I don't want to talk about the review, though. Will write the review and post it to blogcritics over the weekend. But the book has a premise I really find hard to swallow...and it better prove itself -- believably-- to me by the end or else I will scream about how preachy it is.

Enough said.

Thursday, November 13, 2008

Dexter, Dexter, Dexter

Well, on HBO's Dexter -- Dexter is a serial killer who has managed to hold himself to killing only bad folks-- Dexter killed a Catholic woman who was dying and who needed euthanasia.

So then...
Oh brother, they are really fooling around with moral issues, uh? Slippery slope city. Remember the third aliens. All these issues pop up and one sees the need for moral relativity. Like when Ripley gets pregnant with the alien and has to abort herself. I'm wondering about the moral issue in the Dexter stories. First, can/should a serial killer kill other serial killers if that serial killer only kills bad folks and folks in need of death? Who knows?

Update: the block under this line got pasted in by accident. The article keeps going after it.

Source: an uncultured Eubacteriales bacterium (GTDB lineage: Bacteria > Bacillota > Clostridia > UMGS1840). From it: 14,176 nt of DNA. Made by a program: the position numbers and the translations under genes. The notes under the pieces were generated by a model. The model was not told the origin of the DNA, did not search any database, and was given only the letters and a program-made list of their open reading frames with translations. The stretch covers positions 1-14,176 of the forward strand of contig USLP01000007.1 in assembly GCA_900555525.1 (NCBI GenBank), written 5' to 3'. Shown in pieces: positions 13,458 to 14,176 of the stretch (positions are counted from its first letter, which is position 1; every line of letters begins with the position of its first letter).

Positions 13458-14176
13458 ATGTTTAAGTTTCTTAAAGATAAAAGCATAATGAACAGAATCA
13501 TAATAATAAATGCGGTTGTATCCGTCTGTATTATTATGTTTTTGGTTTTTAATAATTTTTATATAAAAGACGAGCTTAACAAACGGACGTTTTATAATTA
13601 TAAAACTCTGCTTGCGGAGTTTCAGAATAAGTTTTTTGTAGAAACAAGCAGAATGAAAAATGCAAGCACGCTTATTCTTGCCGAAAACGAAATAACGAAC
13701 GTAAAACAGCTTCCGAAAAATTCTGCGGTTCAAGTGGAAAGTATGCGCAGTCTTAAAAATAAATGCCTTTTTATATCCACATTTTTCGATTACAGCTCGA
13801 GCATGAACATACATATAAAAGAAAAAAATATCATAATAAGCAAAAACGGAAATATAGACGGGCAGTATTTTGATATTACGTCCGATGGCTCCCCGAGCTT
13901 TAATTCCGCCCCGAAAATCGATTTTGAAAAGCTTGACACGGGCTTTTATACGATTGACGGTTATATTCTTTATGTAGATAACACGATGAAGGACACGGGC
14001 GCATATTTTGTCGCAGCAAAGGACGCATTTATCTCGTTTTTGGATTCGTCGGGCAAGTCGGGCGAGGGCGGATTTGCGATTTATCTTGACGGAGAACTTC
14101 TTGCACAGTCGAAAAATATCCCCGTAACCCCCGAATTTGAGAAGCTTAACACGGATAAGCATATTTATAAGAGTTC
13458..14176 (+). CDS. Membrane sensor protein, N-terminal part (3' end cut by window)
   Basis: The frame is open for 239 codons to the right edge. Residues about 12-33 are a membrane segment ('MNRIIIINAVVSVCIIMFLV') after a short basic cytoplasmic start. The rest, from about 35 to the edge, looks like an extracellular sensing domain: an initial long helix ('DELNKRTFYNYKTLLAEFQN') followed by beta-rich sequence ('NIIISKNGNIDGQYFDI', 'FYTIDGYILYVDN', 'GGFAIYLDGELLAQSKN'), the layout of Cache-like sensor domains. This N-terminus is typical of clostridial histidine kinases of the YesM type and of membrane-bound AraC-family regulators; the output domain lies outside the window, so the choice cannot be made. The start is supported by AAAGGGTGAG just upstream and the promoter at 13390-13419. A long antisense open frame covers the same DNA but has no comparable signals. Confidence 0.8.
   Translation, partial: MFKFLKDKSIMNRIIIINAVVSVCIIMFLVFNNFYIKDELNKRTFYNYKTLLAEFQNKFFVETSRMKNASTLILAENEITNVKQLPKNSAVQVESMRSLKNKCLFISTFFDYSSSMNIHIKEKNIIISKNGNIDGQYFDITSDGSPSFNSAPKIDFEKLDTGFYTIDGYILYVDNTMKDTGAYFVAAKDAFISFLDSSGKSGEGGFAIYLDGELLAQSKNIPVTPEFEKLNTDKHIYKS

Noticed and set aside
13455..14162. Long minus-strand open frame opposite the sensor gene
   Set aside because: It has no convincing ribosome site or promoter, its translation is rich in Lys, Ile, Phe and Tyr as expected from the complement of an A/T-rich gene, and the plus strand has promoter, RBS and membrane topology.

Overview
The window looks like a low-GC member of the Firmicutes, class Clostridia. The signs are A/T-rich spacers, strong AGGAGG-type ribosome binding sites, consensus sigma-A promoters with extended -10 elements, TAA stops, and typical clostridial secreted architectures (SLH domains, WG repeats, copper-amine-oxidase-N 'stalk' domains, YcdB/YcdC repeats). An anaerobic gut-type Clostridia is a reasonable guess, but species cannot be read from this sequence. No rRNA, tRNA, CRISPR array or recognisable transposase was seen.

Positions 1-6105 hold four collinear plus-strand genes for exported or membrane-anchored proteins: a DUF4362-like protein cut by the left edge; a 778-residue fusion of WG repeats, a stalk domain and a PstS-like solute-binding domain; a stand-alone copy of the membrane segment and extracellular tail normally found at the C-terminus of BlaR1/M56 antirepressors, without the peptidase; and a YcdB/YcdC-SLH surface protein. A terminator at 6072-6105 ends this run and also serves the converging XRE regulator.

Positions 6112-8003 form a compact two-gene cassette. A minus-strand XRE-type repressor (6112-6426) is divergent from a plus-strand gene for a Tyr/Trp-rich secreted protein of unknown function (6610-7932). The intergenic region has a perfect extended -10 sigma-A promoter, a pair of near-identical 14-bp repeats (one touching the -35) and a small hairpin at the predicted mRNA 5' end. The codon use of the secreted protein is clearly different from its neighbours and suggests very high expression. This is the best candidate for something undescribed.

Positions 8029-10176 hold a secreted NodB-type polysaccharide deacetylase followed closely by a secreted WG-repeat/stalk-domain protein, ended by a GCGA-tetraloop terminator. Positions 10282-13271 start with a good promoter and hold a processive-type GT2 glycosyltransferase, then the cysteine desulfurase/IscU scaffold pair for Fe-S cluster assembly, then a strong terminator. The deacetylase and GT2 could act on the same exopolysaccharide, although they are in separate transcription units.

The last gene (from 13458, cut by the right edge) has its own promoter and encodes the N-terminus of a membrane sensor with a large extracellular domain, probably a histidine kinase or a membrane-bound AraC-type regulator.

Next, Catholic woman has been failed by her faith and finds a way out of the crisis put on her by her faith by getting someone else to kill her. No thought of maybe a miracle healing her because God is dead or at least seriously missing and the woman is following her religion's doctrine but it has betrayed her. Who knows? Very scary. Stuff for greater minds than mine to figure out. But it seems to be very well done. I've seen stories by moral folks which are so crappy that the moral or doctrine comes off preachy and doesn't exactly challenge the slippery slopes. Is there a stalwart type with black and white morality in Dexter? And -- probably, because it's hollywood-- I bet he's an asshole. Isn't it interesting when you find yourself totally disliking everything a character believes in but still liking a show or a character? It's such a moral quandary. Moral quandaries are good, I suspect because it shows that we are empathetic character and at the same time we want some standard of behavior. What to do?